Monthly Archives: September 2006

Datuments and the ACS Style Guide

I was delighted to receive a special book yesterday: “The ACS Style Guide” Effective Communication of Scientific Information  Anne Coghill and Lorrin Garson. OUP ISBN-13:978-0-8412-3999-9 It’s an attractive produced hardback volume and I’m torn as to whether I should keep … Continue reading

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Wikipedia: Getting started

Sometime last year I made my first edit to Wikipedia. I was extremely nervous despite many years on the web and having built and run virtualo communities. What if I said something stupid? Or broke one of the rules? Since … Continue reading

Posted in "virtual communities", open issues | 3 Comments

Let's write a Wikipedia article

I have always been entralled by the idea of a worldwide knowledgebase and a decade ago Lesley West, Alan Mills and I developed a technology to create a worldwide terminology. The Virtual Hyperglossary (TM) [probably the earliest use of this … Continue reading

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As I mentioned earlier I am about to start a Wikipedia entry on “Open Data”. Lorcan Dempsey noted that this was quite a common way of approaching a communal subject. So I shall take readers through the process of creating … Continue reading

Posted in "virtual communities", open issues | 2 Comments

Hamburger House of Horrors (1)

This is an occasional series indebted to Hammer House of Horrors. You don’t need to be a chemist to understand the message. It’s sparked off by a comment from Totally Synthetic in this blog: A good deal of the reasoning … Continue reading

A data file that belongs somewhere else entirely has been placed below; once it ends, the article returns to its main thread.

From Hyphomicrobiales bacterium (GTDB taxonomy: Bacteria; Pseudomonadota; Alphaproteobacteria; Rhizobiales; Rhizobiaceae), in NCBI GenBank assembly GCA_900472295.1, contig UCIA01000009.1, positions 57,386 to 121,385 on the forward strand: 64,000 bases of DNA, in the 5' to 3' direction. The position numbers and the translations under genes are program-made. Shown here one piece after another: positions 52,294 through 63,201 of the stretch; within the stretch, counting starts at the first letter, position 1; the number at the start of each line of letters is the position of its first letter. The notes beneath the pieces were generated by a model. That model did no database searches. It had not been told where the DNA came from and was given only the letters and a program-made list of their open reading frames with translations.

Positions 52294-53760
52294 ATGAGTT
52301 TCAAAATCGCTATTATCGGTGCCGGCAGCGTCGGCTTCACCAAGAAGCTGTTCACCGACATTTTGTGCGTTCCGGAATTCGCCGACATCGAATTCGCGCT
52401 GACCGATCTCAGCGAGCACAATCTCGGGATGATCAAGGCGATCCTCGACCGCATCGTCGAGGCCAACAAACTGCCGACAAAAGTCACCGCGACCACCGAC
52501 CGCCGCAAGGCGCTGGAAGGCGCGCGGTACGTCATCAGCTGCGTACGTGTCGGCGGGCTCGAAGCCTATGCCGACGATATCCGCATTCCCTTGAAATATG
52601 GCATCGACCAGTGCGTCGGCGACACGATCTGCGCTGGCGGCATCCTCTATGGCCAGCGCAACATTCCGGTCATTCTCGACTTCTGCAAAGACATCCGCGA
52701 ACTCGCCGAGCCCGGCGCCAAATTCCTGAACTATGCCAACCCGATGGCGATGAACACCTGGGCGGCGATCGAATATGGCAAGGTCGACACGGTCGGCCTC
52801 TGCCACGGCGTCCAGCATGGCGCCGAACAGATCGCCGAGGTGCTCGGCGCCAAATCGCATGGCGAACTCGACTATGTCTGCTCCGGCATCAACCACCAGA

Posted in chemistry, data, open issues | 7 Comments


Two months ago I was invited by Timo Hannay of Nature to a Nature/O’Reilly FooCamp at GooglePlex. Unfortunately I was already booked and Peter Corbett was able to step in. But there was a generic invitation from Leslie Hawthorn (who … Continue reading

Posted in chemistry, general | 1 Comment

Chemistry, Chess and Computers

Sometime in the 1970’s the Amer. Chem. Soc. published a review of Computers in Chemistry (cannot remember date or title and I’ve lost my copy) and it has remained an inspiration ever since. In it was summarised the work of … Continue reading

Posted in chemistry, open issues, programming for scientists | 8 Comments

The cost of decaying scientific data

My colleague John Davies, who provides a crystallographic service for the deparment has estimated that the data for 80% of crystal structures (in any chemistry department) never leave the laboratory. They are locally archived, perhaps on CDROM, perhaps on a … Continue reading

Posted in data, open issues | 3 Comments


A recent anonymous comment on this blog read In that case, perhaps you should have parted with the observation “ACS is a problem”. :-), but partly serious. I thnk the tone of this is out of keeping with this blog … Continue reading

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OSCAR reviews a journal

In the last post I described OSCAR, which can review and extract chemical data from published articles. Here is how I used it to review the Beilstein Journal of Organic Chemistry The BJOC unlike most other chemistry journals encourages reader’s … Continue reading

Posted in chemistry, open issues | 1 Comment